Geometry (Géométrie)

Jean Dubuffet French
Printed and published by Jean Dubuffet French

Not on view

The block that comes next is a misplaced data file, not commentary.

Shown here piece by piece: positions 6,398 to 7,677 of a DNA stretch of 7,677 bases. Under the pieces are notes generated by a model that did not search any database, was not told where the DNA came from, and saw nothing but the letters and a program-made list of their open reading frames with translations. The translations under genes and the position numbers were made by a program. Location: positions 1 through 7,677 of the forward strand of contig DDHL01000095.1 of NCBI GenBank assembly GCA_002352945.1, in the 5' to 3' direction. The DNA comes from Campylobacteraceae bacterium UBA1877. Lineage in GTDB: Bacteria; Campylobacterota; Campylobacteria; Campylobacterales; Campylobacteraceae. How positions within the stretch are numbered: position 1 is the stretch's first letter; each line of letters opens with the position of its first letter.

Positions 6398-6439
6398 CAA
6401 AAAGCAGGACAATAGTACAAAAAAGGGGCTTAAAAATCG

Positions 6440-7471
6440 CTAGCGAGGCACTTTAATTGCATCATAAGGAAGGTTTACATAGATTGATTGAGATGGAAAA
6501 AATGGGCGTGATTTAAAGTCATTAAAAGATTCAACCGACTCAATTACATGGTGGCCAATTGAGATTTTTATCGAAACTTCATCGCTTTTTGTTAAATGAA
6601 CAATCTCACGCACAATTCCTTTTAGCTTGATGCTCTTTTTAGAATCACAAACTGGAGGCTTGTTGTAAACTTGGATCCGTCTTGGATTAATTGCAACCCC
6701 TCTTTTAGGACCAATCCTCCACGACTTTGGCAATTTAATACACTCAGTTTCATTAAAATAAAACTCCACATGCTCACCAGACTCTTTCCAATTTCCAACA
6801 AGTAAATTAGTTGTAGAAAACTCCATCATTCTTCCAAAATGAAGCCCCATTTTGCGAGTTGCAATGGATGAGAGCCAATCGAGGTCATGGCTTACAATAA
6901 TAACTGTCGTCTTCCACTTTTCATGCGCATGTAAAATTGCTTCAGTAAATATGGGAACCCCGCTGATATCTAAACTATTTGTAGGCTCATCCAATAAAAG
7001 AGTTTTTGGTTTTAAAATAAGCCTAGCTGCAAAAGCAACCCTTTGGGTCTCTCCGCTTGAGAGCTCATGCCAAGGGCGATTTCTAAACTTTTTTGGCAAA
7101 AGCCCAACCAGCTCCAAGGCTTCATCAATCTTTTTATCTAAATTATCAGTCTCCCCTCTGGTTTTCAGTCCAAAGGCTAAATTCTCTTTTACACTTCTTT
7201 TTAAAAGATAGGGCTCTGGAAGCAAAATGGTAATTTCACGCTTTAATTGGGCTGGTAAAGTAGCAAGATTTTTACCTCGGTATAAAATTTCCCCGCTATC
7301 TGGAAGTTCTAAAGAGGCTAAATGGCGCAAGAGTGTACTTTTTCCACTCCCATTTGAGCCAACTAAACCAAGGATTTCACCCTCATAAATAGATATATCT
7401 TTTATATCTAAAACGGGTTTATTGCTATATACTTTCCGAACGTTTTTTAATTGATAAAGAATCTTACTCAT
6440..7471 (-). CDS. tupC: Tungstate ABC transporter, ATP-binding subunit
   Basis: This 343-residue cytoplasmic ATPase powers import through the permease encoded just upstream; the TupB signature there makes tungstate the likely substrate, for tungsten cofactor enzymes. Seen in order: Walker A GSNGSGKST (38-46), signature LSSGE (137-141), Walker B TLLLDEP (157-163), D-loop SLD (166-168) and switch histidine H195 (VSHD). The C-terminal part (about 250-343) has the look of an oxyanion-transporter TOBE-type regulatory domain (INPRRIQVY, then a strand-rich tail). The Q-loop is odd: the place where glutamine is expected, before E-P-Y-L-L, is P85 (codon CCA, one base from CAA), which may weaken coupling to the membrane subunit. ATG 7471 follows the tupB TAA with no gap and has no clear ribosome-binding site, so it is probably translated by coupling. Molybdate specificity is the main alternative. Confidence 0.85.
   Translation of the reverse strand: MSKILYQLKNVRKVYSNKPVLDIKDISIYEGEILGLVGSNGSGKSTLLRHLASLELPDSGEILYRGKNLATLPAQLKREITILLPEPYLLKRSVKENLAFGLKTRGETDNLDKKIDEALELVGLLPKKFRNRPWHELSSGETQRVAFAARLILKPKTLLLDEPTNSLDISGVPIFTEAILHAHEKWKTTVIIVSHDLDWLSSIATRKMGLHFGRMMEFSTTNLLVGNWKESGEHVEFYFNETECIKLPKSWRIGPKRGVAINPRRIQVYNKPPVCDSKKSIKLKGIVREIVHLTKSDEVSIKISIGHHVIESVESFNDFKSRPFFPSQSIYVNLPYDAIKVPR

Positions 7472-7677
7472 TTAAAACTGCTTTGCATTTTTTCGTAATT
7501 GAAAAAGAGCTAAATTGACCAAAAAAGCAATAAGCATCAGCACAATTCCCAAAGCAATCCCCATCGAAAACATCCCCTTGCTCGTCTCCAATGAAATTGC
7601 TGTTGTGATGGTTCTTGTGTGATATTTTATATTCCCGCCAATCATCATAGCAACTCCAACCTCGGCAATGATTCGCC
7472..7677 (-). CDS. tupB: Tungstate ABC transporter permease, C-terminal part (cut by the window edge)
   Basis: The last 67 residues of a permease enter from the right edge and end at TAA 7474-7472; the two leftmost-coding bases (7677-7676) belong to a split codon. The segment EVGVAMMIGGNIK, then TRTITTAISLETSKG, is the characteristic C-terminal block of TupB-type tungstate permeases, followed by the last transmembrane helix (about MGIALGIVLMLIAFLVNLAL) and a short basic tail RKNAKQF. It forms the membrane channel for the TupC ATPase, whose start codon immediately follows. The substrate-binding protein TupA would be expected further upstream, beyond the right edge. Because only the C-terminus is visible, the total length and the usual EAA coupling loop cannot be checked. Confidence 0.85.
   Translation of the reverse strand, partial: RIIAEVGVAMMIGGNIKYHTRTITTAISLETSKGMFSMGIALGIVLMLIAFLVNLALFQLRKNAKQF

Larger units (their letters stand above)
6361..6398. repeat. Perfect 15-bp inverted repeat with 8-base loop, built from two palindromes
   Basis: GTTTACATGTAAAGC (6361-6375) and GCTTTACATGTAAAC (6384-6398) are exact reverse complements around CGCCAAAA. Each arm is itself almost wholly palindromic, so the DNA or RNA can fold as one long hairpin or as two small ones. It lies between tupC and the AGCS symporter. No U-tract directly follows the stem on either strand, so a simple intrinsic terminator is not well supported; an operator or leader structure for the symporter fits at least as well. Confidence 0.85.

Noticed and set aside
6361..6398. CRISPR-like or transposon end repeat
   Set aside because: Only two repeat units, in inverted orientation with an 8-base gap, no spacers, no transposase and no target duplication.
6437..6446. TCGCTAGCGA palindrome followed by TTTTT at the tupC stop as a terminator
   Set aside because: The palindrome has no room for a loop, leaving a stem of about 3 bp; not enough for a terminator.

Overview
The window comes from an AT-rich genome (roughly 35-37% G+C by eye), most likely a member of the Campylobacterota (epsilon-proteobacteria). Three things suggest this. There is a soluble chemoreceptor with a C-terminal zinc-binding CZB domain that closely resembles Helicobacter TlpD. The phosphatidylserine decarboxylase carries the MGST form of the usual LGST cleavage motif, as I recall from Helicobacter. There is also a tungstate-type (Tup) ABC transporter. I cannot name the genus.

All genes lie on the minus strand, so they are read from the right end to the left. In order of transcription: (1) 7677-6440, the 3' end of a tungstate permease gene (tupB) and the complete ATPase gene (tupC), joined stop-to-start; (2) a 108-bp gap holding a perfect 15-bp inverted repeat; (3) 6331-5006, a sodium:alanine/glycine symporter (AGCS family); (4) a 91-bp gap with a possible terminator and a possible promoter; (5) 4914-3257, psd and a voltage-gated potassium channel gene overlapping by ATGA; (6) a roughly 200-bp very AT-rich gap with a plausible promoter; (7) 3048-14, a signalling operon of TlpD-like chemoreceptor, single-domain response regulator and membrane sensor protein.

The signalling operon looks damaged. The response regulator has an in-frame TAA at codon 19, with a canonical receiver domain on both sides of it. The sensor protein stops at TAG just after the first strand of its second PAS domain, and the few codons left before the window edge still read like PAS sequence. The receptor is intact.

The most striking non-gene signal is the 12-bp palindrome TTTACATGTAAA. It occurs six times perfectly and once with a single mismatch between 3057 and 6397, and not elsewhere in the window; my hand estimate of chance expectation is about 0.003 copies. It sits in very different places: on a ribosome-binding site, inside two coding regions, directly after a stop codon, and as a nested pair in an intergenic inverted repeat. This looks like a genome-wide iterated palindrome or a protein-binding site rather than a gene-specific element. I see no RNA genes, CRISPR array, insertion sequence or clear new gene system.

The Phenomena series comprises more than 362 lithographs made, in the artist’s words, "without ever touching a brush" to the stone or using a lithographic crayon. Rather, Dubuffet experimented with unorthodox natural and industrial materials such as fruit peels, straw, glass, sandpaper, and razors, as well as varnish and other chemicals to create what he termed an "atlas of phenomena." These lithographs recall visible forms, such as geologic structures and organic materials, as well as microscopic elements. Their titles, which were given after the works were made, also reference geophysical associations. In Geometry, the speckled and elongated white drips set against a deep black ground evoke both the vastness of the cosmos and gestural abstractions made by artists such as Jackson Pollock.

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